The UDP fell asleep at the wheel at the 11th hour. You heard that saying – elections are won on election day. Well, on that day, the UDP displayed poor organization, held back on the “money” and when they realized what was happening, it was already a lost cause. They managed to salvage only 4 south-side Belize City divisions and the Corozal North division. Only these 5 remained loyal to the party, won by an average 428-vote difference per division.

The PUP was dead-serious about winning, went about its preparations in textbook manner!

The preparatory process for national elections began in earnest, and its policy and strategic planning exercises started in an organized way in 2017, beginning with its preliminary proposals on eradicating corruption and ensuring good governance.

Over an 18-month period prior to the elections, working groups were established on every topic of strategic importance for government (e.g. education, health, the economy, agriculture, tourism, rural development, women, family, blue economy, and many others) to consult, discuss and draft policy and strategic priorities, which were then analyzed and fine-tuned, at technical and then at political levels. These proposals were later synthesized for inclusion into the PUP’s plans. It was a team effort, a bottom-up approach, integrating inputs and empirical data from all relevant sectors and levels of the population, which culminated in PlanBelize, the Campaign Manifesto Everybody Fi Win endorsed by all PUP candidates, and also a necessary restructuring of some ministries.

There was a full-court press in the last 6 months, which just intensified in the weeks before elections. The PUP campaigned as though the margin of victory would be miniscule, hence never easing on the accelerator. Continuous access to the media and advertising played a major role in enabling the PUP to unfold the breadth and depth of its proposals, to convince the electorate that the PUP had a robust agenda and was ready to lead the country.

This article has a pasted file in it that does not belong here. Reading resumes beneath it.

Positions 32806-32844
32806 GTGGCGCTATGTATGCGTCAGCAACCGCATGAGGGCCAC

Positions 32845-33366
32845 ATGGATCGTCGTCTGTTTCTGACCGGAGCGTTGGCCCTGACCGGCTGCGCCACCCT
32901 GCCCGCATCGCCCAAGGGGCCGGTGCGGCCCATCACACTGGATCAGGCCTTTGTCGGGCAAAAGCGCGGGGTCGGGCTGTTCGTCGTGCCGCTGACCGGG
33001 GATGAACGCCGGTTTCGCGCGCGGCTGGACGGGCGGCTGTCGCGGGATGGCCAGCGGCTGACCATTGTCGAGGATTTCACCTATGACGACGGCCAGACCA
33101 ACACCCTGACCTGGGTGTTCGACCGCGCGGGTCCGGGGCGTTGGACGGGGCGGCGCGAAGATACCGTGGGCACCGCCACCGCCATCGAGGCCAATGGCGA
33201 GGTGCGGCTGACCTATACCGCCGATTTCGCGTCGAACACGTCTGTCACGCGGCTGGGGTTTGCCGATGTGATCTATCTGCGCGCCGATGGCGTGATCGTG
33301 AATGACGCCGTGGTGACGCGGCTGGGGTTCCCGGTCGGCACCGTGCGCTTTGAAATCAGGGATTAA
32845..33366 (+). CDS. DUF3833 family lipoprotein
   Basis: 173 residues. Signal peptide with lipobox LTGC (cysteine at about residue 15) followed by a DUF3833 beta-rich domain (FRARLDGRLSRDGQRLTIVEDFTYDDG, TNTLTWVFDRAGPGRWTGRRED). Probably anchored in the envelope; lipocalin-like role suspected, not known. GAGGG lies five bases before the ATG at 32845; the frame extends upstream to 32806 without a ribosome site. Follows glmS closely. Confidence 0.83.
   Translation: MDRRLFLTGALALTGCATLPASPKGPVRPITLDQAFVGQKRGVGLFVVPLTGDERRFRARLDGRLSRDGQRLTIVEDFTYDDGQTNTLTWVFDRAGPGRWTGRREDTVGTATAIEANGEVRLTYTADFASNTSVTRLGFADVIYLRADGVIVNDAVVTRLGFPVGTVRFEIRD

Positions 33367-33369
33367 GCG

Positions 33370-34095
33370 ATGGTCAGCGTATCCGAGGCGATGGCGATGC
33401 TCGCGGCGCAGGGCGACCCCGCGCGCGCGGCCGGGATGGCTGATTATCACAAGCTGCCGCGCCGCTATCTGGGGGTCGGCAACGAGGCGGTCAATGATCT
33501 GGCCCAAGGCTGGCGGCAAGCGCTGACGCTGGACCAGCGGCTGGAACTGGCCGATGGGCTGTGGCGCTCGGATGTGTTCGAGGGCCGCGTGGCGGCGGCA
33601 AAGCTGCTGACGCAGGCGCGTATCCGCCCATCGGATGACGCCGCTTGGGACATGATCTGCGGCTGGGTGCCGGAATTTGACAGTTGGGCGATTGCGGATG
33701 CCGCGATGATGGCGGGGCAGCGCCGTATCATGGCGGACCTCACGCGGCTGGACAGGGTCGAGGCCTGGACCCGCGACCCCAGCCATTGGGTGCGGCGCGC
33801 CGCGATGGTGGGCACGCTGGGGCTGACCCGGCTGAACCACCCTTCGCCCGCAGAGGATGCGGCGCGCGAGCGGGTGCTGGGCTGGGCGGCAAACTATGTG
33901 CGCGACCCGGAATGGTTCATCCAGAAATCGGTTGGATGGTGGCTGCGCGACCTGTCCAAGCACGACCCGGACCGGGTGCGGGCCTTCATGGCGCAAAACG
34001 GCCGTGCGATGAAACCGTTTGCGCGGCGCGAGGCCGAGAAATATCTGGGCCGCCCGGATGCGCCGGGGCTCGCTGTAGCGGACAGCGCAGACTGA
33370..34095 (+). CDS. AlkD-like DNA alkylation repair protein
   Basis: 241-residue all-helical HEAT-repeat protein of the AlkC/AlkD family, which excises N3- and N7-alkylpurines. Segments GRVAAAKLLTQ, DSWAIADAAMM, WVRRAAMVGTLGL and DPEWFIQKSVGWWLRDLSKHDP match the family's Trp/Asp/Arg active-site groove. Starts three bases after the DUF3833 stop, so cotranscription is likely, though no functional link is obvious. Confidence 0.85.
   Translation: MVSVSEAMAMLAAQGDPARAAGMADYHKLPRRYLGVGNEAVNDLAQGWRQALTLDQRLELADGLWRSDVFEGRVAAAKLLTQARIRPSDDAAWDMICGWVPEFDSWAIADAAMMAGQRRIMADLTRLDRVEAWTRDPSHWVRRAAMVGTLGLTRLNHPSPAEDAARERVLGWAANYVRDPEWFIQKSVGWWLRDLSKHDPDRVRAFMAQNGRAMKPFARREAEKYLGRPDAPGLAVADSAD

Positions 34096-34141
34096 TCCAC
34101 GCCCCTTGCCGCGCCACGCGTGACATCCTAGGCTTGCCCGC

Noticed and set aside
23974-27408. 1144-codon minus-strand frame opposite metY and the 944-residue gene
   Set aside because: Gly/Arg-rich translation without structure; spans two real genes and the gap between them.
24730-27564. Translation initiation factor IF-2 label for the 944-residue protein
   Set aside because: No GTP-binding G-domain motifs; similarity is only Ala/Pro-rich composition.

Leadership and teamwork clinched the deal. Past adversaries in the UDP and even in the PUP may have underestimated the diverse abilities of Party Leader John Briceño. His ability to lead and promote teamwork is there for all to see now, as he worked the process to unify the PUP, reached out to search for and attract potential leaders for political and executive positions, and to rise successfully to the pinnacle of authority in Belize. He brings to government a different philosophy of leadership, a different management style, and a different modus operandi. He and his team are expected to work to earn the respect and support of all Belizeans in implementing their programs to deliver on PlanBelize.

Implications of landslide victories for democracy in Belize!

There was no way the UDP could squeeze a win. The PUP was ready for a big fight that never materialized. No doubt, the PUP deserved the win, and Belize deserves a revitalized Government, one that should serve the people with integrity, teamwork and excellence. That is why they voted for the new Government.

Landslide victories are usually not good for democracy in Belize. Landslide wins have happened in 4 of the 9 elections since Independence. The UDP did it in 1983 and after one term was kicked out; the PUP in 1998 and the UDP did it again in 2008. For both administrations, real problems began to mount right after the first term in office. What does this say about the quality of our leaders, about their learning and improving the ability to govern with integrity and competence, or about the workings of our system of checks-and-balance embedded in the 3 arms of government?

Winning with a large majority in the House puts pressure on the winning party. The size of the Cabinet with 23 representatives out of a total 31 in the National Legislature, gives enormous power to the Executive branch. A party in government with an 84% (26 out of 31) of the House can change our Constitution as it sees fit, which can be beneficial, provided the leaders are truly honourable, wise and patriotic, but horrible for Belizeans if all they seek is for personal gain. The Opposition in the House (leader plus 4 reps.) will have a huge responsibility and work load to ensure good governance.

Challenges for this government are clear to all: a) needed reforms for clean, efficient governance, and respect for the rule of law, b) focus on the economy to raise productivity and competiveness so that Belizeans can increase standards of living, and c) reduce the growing inequalities detrimental to sustainable human development. Being successful in all 3 priorities will enable Belize to deal with many other problems being confronted today, including Covid-19, poverty, crimes and climate change.

To rise to the challenge, our Government leaders must learn from others who are better at governing, in order to move Belize forward towards a better future and prosperity in this region and in the world.